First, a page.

No historical figure or cultural celebrity is safe from the KeyBank Rochester Fringe Festival.
Not the living: Cher, Tina Turner, Celine Dion, Liza Minnelli and Leontyne Price. Not the dead:
William Shakespeare, Elizabeth Cady Stanton, Frederick Douglass, Josephine Baker, Oscar Wilde, Toulouse Lautrec, the drag queen Divine, the theologian and philosopher Teilhard de Charidin.
All are represented at this year’s fest. But nothing makes for greater drama than a tragic literary figure. And there he was, the most tragic of all Wednesday at the School of the Art’s Black Box Theatre. Edgar Allan Poe.
The Spyglass Seven, written and directed with arsenic intensity by Michael Seebold, is an off-Broadway production by Seebold’s Evening Crane Theatre, a troupe of young actors who have taken on the flowery language of the early 19th century in an exploration of Poe’s tortured soul. Nine of the 11 characters in the play are dead from the start, although those bleak percentages haven’t slowed The Walking Dead. The actual Spyglass Seven are seven women who were in love with Poe when alive. Each is a metaphorical spyglass, trained on a different aspect of Poe’s soul. The seven women have been resurrected for one night of a Romanticism reality show, to allow the writer to decide which one is his soul mate.
The costumes are perfect period, although in some cases the shoes look suspiciously like they’ve been ordered online. And gravedigger Jake Minter has a shovel that looks like it’s come from Home Depot as he drunkenly stumbles through the opening moments like Foster Brooks at a Dean Martin celebrity roast. “Here’s to the sleepers who never snore,” he says, ear to the ground. And moments later Rufus Griswold, played by Carlo Maria Velardi, confirms for the audience that Poe is among the sleepers, with a eulogy that includes the observation that the American writer, who many credit with popularizing the mystery novel, is well regarded in Europe, but here has “few or no friends.”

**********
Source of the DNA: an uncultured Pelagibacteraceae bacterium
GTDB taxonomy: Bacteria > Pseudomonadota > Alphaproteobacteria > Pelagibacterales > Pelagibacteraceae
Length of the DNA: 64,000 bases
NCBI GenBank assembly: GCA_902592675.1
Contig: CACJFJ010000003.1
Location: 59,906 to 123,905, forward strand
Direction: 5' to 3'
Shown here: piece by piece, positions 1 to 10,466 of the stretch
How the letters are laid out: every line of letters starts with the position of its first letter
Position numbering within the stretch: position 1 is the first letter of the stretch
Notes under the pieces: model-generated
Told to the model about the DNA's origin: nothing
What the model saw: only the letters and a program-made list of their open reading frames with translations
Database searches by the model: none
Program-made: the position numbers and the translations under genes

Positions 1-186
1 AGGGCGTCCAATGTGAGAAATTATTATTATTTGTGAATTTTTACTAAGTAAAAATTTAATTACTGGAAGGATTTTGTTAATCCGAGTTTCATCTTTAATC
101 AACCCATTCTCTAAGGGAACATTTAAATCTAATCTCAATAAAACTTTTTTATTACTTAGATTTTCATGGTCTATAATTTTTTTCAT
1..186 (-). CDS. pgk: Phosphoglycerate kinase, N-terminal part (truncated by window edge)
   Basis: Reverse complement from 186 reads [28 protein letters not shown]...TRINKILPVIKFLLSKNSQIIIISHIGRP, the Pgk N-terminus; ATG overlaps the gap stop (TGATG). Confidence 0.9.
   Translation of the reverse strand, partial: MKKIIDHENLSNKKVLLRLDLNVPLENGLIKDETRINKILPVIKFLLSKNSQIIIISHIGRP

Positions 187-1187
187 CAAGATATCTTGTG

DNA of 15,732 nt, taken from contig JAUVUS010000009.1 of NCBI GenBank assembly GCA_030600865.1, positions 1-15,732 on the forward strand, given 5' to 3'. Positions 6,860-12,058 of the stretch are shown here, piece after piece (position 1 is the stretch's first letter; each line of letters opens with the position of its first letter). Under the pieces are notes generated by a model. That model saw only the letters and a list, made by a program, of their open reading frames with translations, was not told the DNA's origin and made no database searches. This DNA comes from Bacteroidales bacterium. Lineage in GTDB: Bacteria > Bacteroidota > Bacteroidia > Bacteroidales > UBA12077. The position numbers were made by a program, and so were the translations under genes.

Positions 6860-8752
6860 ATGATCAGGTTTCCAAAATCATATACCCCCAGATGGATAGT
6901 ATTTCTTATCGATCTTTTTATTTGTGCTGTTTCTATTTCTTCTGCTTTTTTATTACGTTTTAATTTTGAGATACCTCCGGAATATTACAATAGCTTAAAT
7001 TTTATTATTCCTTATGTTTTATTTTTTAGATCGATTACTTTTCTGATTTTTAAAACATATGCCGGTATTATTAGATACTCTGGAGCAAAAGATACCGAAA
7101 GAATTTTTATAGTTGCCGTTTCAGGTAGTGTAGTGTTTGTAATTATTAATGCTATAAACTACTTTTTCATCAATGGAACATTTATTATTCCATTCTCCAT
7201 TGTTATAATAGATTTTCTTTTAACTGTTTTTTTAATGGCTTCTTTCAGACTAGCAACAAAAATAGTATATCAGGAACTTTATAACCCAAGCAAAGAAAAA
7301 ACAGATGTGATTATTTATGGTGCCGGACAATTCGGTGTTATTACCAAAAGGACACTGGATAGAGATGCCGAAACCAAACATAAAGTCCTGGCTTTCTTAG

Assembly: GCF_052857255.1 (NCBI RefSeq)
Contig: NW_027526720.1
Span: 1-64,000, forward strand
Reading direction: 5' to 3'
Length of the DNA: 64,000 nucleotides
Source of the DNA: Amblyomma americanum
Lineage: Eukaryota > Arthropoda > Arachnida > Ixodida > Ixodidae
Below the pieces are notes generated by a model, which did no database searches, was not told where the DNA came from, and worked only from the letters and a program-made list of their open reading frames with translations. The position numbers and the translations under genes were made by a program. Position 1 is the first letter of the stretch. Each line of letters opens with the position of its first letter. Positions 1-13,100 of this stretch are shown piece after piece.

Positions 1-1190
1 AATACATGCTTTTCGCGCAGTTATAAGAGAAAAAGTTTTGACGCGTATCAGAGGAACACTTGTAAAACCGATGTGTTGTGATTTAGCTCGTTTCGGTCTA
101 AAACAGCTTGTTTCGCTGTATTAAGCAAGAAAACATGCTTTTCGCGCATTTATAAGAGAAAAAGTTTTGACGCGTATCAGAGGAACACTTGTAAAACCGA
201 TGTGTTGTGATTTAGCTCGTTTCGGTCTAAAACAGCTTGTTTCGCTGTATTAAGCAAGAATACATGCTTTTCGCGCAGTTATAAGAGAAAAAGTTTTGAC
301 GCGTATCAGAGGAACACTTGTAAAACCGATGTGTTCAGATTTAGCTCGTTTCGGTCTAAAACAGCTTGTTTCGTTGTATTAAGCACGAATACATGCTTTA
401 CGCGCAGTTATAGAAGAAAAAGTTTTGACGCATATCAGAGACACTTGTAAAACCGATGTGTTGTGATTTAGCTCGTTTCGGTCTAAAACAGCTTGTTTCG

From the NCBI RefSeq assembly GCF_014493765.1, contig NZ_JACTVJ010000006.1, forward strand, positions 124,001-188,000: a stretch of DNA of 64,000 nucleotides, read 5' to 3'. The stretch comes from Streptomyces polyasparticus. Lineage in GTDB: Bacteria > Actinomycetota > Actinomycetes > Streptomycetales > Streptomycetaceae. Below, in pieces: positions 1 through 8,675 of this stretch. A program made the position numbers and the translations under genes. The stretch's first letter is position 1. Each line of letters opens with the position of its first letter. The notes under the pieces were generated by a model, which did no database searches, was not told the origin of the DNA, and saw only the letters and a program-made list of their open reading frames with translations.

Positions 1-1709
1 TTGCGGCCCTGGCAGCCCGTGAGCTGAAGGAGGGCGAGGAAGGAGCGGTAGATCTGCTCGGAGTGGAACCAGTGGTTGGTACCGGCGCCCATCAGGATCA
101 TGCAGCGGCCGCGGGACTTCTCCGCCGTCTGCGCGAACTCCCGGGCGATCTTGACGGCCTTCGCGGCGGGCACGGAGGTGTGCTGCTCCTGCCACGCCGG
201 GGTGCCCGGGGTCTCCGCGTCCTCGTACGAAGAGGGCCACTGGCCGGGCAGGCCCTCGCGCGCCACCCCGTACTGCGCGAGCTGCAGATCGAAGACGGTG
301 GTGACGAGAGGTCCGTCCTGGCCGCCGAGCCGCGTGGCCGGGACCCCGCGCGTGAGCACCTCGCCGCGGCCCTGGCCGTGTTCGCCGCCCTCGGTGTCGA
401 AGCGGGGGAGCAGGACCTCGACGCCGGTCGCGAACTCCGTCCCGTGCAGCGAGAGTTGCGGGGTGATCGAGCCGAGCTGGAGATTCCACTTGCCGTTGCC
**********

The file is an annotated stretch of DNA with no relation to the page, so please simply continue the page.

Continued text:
Soon the seven women are drifting around the stage like mimes on ether, each introduced by a specter named Beauty, played by Ireland Glennon. When the writer Elizabeth Ellet (played by Elizabeth Pietrangelo) holds a knife to the throat of Frances Osgood (Brette Morningstar), another writer vying for Poe’s attention, Osgood reminds Ellet that the knife won’t do much good, they’re already dead. “Cemeteries were our favorite places in life, weren’t they?” one of the women reminds Poe, played with the stoic heart of a headstone by Dillon Herbig. Already you’re probably wondering why any of these women would want to be picked to spend eternity with the morose Poe.
He saves them the trouble. They’re all losers. “My soul mate,” he says, “is the grave.”
Answers, whether you like them or not
The women of the Ask Us Anything booth in the Spiegelgarden have been dealing with unexpected traumas. Suri (that’s Joanne Brokaw) and Celexa (Sara Moore) have been fielding questions ranging from marital troubles to a guy who suggested, “You never know when you’re talking to a serial killer.” As Brokaw says, these are “things that should be addressed by a professional.”